Another key concern has been the actual origin of the regulatory initiative.  Did it originate within the DOL, based on credible evidence that retirement investors were being harmed?  Or, did the impetus come from the White House, based on a belief that investor abuse is inevitable considering current structures for compensating advisors and brokers who give saving and investment advice?

The report highlights substantial evidence that administration staff were involved in ratcheting-up the perception that the conflicted advice regulations were needed.  A White House memo written months before DOL issued its proposed regulations, and cited in the Committee report, had argued that “aggressive regulatory action [is] necessary to remedy inadequate consumer protections on investment advice.”  As a further indication of who was likely in the driver’s seat, an e-mail from a dutiful DOL policy advisor to a White House senior political advisor declared that “we need to determine whether the available literature … and any other data we have not identified, can be woven together to demonstrate that there is a market failure, and to monetize the potential benefits of fixing it.”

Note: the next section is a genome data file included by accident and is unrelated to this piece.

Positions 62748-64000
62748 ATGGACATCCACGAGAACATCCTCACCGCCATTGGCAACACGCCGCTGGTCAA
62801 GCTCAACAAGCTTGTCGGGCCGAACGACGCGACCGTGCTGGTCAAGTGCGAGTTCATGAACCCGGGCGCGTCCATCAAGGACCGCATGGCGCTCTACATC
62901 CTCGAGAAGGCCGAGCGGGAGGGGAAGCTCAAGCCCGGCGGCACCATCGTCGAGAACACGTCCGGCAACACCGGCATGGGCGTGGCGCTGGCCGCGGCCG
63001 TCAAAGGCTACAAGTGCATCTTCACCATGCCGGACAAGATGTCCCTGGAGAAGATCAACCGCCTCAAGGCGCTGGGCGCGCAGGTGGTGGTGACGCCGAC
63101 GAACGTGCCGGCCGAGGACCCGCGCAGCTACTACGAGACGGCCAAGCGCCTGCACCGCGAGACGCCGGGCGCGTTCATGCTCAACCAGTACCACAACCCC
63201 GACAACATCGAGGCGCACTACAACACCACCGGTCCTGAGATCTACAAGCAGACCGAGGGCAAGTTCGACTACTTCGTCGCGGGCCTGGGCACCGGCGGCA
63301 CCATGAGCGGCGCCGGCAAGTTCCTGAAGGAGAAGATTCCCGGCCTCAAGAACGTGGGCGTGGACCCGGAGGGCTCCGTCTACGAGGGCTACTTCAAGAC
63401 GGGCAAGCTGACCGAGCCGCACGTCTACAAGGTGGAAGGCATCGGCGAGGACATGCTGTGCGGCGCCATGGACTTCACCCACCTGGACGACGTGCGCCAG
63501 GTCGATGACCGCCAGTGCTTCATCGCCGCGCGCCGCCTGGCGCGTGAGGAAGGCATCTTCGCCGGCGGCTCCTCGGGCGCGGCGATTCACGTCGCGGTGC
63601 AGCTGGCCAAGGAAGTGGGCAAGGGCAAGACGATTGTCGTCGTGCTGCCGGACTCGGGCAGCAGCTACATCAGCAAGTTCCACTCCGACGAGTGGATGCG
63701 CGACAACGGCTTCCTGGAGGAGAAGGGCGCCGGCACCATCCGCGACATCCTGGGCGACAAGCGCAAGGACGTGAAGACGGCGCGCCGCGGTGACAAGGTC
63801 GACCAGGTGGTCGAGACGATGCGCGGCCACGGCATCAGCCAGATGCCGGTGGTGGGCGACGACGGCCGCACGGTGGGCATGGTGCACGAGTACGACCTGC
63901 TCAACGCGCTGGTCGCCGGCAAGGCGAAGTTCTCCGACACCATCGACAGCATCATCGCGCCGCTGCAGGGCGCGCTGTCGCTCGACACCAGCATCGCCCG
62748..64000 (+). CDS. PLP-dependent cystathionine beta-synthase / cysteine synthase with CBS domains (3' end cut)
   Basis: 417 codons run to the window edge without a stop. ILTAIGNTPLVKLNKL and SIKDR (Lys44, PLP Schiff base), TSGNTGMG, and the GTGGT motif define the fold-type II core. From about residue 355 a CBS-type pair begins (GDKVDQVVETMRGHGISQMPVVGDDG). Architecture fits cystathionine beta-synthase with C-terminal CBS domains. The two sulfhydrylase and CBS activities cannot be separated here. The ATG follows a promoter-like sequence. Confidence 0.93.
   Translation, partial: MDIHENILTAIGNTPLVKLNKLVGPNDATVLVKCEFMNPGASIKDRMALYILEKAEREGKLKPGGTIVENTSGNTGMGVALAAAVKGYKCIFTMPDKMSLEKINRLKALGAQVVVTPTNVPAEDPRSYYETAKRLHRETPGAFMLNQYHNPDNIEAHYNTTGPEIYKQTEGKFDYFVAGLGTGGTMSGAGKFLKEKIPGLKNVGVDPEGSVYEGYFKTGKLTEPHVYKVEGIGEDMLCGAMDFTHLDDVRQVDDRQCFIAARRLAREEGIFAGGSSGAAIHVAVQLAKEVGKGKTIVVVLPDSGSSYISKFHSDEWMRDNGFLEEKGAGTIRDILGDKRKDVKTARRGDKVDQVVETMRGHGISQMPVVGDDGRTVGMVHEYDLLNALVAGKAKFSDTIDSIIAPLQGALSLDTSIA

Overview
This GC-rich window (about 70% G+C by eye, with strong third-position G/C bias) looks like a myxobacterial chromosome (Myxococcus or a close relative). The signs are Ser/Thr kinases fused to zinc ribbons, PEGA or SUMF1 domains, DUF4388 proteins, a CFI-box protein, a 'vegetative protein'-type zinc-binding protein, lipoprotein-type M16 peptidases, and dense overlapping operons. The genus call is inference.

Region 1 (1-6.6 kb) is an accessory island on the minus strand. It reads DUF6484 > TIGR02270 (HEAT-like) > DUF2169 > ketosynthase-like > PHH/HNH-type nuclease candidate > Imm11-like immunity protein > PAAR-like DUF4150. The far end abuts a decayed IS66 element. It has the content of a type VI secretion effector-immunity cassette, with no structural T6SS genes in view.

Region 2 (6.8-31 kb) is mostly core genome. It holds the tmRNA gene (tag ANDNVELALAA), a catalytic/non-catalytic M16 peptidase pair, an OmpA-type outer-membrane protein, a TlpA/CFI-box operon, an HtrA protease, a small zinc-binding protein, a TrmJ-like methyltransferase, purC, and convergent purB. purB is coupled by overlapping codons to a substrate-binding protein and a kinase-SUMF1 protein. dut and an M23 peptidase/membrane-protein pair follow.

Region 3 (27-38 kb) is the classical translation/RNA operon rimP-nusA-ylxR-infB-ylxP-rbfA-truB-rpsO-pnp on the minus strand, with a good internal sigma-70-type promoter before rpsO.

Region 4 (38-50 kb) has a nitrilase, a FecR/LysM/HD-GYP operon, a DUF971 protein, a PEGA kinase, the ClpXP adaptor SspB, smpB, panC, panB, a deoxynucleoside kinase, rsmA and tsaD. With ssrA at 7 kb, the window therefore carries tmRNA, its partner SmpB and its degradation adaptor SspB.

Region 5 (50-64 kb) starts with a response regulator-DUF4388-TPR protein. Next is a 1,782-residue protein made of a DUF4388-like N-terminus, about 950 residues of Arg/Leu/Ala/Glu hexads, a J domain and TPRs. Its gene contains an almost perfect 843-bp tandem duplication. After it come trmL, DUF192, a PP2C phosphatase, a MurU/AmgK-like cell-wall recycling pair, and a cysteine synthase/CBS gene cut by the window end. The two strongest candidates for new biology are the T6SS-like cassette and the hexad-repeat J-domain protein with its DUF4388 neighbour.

If that doesn’t sound like a solution in search of a problem, I’m not sure what would.  There are other examples in this Committee’s report on these proposed regulations that would raise still more hackles on our collective necks.  But, in the interest of not raising readers’ blood pressures unduly, I will leave it at that.